Shout out to you! You’ve almost made it through Lent! (Soon you can go back to drinking soda, eating pizza and doing everything else you recently gave up). But, check it out…Rover dug up the backstory of Lent!

After much discussion about what Lenten preparation would entail, it was translated that the practice would last for 40 days, twenty-four hours a day. Some people only had one meal per day. Some abstained from all forms of meat for the fast, while others completely banned anything coming from animals. This abstinence of dairy products was what led to the blessing and giving of Easter eggs.

However, the Lenten rules have heavily evolved. Eating meat throughout the week is allowed except on Ash Wednesday and Fridays. Most commonly, people are encouraged to give up something as a sacrifice for the duration of Lent. Although, technically on St. Joseph’s Day (March 19) and Annunciation (March 25), those participating are exempt from the sacrifice.

So now that you are soon going back to enjoying your favorite snacks and watching TV, check out these bones Rover is throwin’ your way.

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March Madness. The Big Dance. The Road to Atlanta.


The NCAA Division I Men’s Basketball Championship has come to be known under many different names, but the excitement that develops this time of year is always of the same caliber. Bubble teams wait nervously for their fate on Selection Sunday. 68 teams go into the brackets on Tuesday, March 19, hoping for their one shining moment. However, only one comes out a champion on Monday, April 8.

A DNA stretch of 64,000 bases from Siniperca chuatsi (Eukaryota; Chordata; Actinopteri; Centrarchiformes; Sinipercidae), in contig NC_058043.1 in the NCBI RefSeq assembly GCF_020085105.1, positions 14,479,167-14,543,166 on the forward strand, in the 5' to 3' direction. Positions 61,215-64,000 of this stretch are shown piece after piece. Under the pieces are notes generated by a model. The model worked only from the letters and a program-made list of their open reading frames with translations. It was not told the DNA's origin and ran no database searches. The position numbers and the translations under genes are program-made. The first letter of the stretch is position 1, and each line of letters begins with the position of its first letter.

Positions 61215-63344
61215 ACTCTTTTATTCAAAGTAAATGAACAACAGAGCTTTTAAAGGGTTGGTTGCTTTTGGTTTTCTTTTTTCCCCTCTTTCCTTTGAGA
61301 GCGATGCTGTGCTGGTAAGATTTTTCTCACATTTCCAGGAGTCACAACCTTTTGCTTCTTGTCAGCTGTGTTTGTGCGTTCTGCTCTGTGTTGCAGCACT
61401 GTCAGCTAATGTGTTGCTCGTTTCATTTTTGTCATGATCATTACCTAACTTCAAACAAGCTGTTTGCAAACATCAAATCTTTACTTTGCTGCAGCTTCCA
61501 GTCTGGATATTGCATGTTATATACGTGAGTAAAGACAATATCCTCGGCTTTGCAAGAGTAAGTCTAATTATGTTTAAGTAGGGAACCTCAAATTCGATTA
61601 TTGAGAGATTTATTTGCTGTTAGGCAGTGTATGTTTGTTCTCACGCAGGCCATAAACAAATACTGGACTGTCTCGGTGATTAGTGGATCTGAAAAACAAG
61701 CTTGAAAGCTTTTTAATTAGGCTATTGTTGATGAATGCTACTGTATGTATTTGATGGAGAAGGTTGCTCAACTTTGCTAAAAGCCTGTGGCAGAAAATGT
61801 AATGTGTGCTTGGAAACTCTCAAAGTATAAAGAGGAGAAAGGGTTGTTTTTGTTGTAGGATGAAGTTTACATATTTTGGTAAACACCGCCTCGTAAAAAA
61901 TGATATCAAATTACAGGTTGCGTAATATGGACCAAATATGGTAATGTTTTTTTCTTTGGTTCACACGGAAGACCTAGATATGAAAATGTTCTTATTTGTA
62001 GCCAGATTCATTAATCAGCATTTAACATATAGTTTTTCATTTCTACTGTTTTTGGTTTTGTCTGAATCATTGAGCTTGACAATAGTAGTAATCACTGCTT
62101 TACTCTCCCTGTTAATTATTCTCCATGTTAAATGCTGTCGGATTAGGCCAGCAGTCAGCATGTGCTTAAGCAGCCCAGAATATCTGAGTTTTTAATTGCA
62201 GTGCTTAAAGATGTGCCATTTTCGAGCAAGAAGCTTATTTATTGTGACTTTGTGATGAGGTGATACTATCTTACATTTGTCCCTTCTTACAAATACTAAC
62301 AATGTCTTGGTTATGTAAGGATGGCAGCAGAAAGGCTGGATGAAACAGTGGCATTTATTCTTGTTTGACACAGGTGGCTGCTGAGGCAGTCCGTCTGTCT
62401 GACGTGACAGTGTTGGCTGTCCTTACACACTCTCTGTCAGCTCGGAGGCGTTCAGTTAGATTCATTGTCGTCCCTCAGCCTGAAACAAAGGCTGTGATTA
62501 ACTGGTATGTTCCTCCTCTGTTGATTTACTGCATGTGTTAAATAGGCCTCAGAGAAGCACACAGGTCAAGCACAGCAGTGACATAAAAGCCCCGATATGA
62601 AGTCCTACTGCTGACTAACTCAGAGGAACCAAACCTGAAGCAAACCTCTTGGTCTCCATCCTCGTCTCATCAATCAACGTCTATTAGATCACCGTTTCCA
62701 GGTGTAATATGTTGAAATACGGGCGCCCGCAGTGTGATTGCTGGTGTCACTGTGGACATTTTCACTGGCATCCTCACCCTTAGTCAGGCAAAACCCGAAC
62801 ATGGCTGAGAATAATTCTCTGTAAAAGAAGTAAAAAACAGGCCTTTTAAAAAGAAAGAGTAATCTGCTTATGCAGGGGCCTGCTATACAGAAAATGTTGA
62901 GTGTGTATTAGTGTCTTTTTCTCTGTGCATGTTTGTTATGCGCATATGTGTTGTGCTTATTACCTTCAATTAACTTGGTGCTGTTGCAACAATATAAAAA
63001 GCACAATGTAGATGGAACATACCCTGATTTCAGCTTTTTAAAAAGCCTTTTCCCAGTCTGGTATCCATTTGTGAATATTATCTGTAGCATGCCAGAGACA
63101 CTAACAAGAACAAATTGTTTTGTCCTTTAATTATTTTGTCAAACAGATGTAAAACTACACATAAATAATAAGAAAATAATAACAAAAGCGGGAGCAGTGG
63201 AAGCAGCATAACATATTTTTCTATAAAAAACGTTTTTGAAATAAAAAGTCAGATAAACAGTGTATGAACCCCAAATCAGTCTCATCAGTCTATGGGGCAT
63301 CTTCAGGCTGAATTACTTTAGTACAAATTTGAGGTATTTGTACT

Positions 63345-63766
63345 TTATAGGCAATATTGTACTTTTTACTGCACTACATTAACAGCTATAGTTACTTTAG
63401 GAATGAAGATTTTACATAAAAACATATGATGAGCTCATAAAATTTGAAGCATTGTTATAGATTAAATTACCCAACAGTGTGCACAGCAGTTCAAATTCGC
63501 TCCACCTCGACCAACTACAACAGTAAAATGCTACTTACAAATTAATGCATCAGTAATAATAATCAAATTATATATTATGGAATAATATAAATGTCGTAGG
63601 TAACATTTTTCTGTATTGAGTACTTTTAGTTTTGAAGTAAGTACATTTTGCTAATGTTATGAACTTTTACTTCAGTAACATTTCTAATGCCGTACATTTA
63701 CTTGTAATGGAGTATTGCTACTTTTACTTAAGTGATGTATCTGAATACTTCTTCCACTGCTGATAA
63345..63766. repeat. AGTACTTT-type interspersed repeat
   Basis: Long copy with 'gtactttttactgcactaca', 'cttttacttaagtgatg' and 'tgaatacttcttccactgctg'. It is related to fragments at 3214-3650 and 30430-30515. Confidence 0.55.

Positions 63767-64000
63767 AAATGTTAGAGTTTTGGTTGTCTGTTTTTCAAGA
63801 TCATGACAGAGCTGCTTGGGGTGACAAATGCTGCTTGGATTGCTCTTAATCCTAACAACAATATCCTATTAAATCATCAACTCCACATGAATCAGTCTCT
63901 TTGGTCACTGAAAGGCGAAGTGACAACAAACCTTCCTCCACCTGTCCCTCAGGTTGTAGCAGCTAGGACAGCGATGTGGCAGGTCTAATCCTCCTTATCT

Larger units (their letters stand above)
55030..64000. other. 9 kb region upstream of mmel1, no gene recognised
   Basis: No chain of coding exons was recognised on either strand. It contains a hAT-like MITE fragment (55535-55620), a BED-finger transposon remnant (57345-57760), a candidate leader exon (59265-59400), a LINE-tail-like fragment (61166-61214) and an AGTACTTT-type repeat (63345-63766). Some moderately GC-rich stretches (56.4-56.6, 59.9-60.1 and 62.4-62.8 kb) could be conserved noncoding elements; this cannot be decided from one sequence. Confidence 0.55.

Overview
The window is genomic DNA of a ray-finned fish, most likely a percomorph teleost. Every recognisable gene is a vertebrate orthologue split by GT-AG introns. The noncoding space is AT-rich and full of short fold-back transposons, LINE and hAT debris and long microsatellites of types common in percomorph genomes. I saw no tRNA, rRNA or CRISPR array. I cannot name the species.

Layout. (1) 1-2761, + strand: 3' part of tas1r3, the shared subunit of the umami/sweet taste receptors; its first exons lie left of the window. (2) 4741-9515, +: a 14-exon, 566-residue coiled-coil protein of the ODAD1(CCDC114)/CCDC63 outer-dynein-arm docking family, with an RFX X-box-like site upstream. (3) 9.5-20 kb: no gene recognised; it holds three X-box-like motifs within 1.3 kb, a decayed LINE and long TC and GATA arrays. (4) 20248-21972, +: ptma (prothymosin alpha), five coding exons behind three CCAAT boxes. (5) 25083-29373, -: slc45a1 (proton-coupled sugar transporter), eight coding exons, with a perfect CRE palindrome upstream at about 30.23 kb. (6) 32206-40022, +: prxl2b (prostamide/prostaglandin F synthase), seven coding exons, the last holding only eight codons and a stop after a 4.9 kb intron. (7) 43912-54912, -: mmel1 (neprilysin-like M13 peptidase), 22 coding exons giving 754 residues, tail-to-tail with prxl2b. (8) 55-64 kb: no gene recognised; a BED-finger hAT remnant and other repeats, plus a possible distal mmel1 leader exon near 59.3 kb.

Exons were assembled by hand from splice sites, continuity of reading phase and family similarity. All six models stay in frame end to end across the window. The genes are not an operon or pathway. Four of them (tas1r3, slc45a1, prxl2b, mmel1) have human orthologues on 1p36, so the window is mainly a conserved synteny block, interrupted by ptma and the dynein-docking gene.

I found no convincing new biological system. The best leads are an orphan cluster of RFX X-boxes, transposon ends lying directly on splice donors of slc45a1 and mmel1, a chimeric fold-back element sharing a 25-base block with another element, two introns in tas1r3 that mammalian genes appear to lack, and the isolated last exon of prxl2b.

States are divided by brutal rivalries: Kentucky and Louisville in 1983
From 1959-1983, the two teams did not play one other. Period. UK coach, Adolph Rupp, hated Louisville with a passion. Coach Rupp believed the Wildcats held supremacy of the two Kentucky teams. In 1983, the tournament seeding committee had the last laugh by setting up the first game between the two in 24 years.

Our brackets are busted: Southern Illinois in 2002
Coming out of the MVC tournament, the Salukis received little attention in the Big Dance. The #11 seeded Dawgs beat Bobby Knight’s Texas Tech team, advanced to the Sweet Sixteen after a win over #3 Georgia, and lost by 12 to #2 Connecticut.

Cinderella teams surprise us: Butler in 2010
Given a #5 seed, the nation didn’t expect much out of the Butler Bulldogs. However, this team took down #1 Syracuse, #2 Kansas State, and #5 Michigan State. Returning to their home state of Indiana, the Bulldogs had a last minute chance to win it all with Gordon Hayward’s half court shot. Duke sent Butler home from the dance, but not empty handed; Butler’s run was easily one of the best seen in tournament history.

It is a crazy month and we can’t help but to love it! Rover says, bring on the madness!

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